After you’ve developed an email strategy, set goals, and started to grow your email list the right way, you’re ready to start building and creating your marketing email. Read on to learn more about creating the copy and design components of a marketing email, along with tips on how to optimize each so they work together.
Unless you have an in-house developer dedicated to building emails, using a template will likely the best choice for your program. Email templates allow you to pull together email campaigns quickly.
A template doesn’t have to be set in stone though. If you want to make some changes to a template, check out the blog post How to Customize an Email Marketing Template.
The from line, subject line, and pre-header text provide the first chance to make an impression on your recipient.
The from line is usually the brand name. Whatever you decide to use in this spot, it should be consistent so your recipients know exactly who the email is from and there is no surprise after opening.
Subject lines follow the sender name and are your first spot to leverage your creativity. We’ve found that shorter subject lines tend to perform better (think 3-5 words) than longer subject lines. A great A/B test you can run is trying out different subject lines to see which version gets a better open rate. Check out 29 super steller subject lines.
Pre-header text is the copy that follows the subject line. Many times, if there is no specified pre-header text, the ESP will pull body copy into this space. Instead, take advantage of the real estate and write in specialized copy that will unite the from name, subject line, and pre-header text together and persuade the recipient to open the email.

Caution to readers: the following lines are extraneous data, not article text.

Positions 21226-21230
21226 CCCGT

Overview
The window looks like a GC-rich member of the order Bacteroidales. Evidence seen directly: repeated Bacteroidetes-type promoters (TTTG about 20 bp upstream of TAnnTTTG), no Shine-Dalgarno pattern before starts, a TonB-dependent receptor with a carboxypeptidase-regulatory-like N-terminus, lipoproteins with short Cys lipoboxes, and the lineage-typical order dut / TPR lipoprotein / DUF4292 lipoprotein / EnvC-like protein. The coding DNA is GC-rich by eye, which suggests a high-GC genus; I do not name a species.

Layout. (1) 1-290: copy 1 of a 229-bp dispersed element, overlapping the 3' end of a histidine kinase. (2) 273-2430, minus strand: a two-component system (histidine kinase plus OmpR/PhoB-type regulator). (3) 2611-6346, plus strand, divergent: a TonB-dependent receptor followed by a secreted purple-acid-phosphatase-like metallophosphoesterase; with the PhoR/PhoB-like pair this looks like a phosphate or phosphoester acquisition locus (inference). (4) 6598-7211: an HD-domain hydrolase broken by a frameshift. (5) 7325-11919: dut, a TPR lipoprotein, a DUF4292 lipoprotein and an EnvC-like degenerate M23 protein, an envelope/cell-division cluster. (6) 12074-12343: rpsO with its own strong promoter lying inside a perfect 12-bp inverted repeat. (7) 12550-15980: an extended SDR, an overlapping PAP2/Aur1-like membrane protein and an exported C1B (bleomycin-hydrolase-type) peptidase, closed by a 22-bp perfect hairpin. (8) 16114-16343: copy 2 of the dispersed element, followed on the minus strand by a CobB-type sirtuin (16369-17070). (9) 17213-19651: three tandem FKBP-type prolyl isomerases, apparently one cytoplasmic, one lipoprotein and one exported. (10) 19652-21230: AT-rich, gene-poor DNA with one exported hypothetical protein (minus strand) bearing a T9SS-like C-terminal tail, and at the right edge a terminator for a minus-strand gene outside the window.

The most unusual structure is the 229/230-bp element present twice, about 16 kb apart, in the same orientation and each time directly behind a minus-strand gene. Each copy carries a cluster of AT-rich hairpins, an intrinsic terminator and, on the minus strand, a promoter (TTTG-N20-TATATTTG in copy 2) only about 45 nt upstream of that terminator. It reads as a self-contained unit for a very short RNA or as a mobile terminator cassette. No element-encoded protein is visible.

The body copy of an email allows you to go into the details of your promotion or story. While copy elements such as CTAs and subject lines need to be intriguing and persuasive, the body copy allows you to provide more pertinent details needed for the story or promotion. Learn more about making the most of your email copy with examples of some inspiring emails.
And for a deeper dive into email copywriting best practices, check out Data-Backed Strategies for More Effective Email Copy.
Images enhance your message and bring more life to your emails. Although you don’t want too many images, the right image can elevate and add color to your emails. You don’t have to shell out lots of money for a stock image library. There are plenty of free resources for images out there, check out some of our favorites.
A call to action (CTA) is going to be one of the most critical aspects of your email copy. In most cases, it will come at the end of your email copy. The CTA could be styled as a button or just be a linked piece of text, but it is the last chance you have to convince your recipient to click through the email nto your targeted web page.
Learn more about CTAs by heading over to a Q&A dedicated to answering your CTA answers.